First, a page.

Periodically, the topic of nonprofit executive compensation arises. As a CPA working with healthcare organizations, I am often involved in structuring, reviewing and reporting on compensation plans for our clients.
On July 5, 2011, an article written by M. B. Pell was published in The Atlanta Journal Constitution addressing the topic of chief executive compensation at several tax-exempt, Atlanta area hospitals. In that article, a former state Department of Community Health Commissioner expressed an opinion that when a tax-exempt hospital’s CEO has a salary rivaling that of corporate executives, the charitable work [of such hospitals] is obscured by the pursuit of profit. The individual is quoted as saying [about high CEO salaries], “I think it makes a statement about what their priorities are, and I think that’s the bigger issue. It displays a lack of sensitivity for the communities they serve.” I disagree.
Tax-exempt organizations do not have shareholders in the traditional sense of the term. Generally, a tax-exempt entity is incorporated as a non-stock company. A tax-exempt hospital is governed by a board of directors which is required to include independent community leaders. Any excess earnings of such an organization must be reinvested into the entity rather than distributed to owners. Tax-exempt hospitals reinvest their earnings into improvements in healthcare services which may include new clinical programs, equipment, facilities, personnel and technology.
Congress and the Internal Revenue Service have adopted a number of rules that require nonprofit organizations to monitor compensation and other business practices. Tax-exempt organizations that pay excessive compensation to individuals may lose their tax-exempt status. Individuals that receive excessive compensation are subject personally to excise taxes that can total more than twice the amount of an excess payment. The members of the board that approve any such excessive payments may also be subject to excise taxes for authorizing such payments.
IRS regulations provide guidance with respect to setting the compensation of any individual that has substantial influence over the affairs of the entity. These regulations indicate that a tax-exempt organization should have an authorized body comprised of members acting free from any conflict of interest approve in advance the compensation arrangement in question using appropriate market data and document such approval in a timely manner. These regulations specifically address the issue of appropriate comparable market data and indicate that relevant data includes compensation paid by similarly situated organizations, both taxable and tax-exempt, for functionally comparable positions, and permit the use of compensation surveys compiled by independent firms. Sufficient market data is readily available to benchmark executive compensation at fair value.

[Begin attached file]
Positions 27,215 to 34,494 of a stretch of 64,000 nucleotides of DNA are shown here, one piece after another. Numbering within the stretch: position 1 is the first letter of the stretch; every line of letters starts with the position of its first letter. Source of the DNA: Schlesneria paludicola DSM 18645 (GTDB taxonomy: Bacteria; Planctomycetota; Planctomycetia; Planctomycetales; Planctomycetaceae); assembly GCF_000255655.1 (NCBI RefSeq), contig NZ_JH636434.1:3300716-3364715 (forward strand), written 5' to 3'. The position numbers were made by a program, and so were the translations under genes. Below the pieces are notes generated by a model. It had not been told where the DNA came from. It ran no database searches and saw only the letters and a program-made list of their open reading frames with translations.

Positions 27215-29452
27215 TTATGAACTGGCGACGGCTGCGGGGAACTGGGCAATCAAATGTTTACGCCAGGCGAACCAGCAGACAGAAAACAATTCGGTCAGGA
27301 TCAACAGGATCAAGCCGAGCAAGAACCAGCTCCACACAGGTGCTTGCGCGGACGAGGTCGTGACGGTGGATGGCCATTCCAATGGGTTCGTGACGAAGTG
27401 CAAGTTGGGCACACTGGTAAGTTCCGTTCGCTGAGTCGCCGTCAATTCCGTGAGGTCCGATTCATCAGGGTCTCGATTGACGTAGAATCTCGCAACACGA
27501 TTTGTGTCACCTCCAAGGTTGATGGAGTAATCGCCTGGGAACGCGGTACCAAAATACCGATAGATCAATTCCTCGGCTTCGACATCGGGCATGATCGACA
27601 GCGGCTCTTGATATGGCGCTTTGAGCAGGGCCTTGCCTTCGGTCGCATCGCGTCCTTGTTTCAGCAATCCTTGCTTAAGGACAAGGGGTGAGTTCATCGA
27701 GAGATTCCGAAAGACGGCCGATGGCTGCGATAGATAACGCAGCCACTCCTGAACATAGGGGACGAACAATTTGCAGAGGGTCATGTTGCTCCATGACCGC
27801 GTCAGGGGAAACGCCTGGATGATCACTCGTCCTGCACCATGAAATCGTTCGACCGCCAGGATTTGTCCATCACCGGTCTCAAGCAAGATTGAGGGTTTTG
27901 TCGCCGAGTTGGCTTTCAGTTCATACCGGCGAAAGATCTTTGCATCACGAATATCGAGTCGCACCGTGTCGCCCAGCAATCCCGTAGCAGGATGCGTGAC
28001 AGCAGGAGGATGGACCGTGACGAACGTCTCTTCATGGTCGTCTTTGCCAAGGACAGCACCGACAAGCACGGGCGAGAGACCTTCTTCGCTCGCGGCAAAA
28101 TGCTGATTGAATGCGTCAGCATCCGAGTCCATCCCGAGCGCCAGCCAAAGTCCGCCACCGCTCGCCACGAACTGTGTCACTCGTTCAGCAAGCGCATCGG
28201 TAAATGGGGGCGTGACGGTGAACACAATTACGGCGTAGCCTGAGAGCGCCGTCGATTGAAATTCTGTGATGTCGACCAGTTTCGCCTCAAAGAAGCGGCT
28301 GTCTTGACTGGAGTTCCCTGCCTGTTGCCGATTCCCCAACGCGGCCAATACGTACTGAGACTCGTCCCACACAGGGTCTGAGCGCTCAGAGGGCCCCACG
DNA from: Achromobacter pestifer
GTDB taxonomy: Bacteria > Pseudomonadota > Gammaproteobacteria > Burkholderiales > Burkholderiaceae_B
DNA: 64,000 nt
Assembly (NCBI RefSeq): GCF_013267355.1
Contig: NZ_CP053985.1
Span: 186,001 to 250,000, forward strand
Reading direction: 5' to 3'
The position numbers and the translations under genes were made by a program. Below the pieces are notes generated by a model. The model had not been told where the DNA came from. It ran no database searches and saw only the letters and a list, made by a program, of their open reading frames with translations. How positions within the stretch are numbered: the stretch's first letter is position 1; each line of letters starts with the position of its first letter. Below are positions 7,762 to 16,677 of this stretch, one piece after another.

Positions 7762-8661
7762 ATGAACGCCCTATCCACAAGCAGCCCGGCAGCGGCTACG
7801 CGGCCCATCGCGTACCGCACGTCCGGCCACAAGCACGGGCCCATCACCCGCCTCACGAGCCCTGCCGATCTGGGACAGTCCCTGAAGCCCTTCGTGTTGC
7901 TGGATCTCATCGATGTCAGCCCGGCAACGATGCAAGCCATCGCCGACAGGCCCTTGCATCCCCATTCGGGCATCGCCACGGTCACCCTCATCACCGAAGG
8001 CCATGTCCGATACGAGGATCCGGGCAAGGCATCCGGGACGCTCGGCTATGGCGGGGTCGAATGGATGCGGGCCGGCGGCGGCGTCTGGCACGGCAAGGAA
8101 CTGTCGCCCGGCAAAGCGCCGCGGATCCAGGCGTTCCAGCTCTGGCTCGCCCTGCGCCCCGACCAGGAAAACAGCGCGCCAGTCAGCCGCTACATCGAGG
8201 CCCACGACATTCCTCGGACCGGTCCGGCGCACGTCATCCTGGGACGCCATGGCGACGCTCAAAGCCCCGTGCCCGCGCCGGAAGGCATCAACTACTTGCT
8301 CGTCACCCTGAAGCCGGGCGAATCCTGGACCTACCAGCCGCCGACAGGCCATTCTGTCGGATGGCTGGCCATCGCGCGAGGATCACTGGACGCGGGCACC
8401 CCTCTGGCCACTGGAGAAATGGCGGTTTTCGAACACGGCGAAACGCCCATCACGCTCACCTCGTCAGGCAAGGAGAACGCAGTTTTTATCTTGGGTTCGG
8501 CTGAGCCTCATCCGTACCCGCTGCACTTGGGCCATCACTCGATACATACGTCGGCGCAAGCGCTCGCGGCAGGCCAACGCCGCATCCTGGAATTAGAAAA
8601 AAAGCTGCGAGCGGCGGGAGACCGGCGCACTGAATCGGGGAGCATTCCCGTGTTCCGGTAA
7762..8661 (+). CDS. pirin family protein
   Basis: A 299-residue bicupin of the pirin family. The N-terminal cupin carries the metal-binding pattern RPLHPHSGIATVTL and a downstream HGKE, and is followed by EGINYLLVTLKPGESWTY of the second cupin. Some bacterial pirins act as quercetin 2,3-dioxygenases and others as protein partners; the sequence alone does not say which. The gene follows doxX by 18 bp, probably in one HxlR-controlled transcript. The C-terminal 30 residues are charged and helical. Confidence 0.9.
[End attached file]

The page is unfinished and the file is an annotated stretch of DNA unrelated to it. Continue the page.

Nonprofit hospitals are highly regulated, complex organizations. Many large Atlanta hospitals have annual operating revenues nearing or in excess of one billion dollars and employ 4,000 or more employees. The skills needed to effectively run such organizations are great. One of the primary skills these executives need is the vision to ensure that the hospital is financially viable for generations to come. In this era of decreased funding of public health programs, pressure on hospital revenues from managed care plans and increased competition from alternative healthcare providers, strong strategic vision is required. Hospital executives earn their pay, as do physicians, nurses and other employees. In my opinion, it would be unwise to arbitrarily set limits on compensation to obtain the skilled leaders needed to run such complex organizations.
Tax-exempt organizations have a duty to ensure their executives are paid at fair value within the framework of IRS guidance. The public should also recognize the need to pay for the talent required to ensure their community hospital will be operational tomorrow.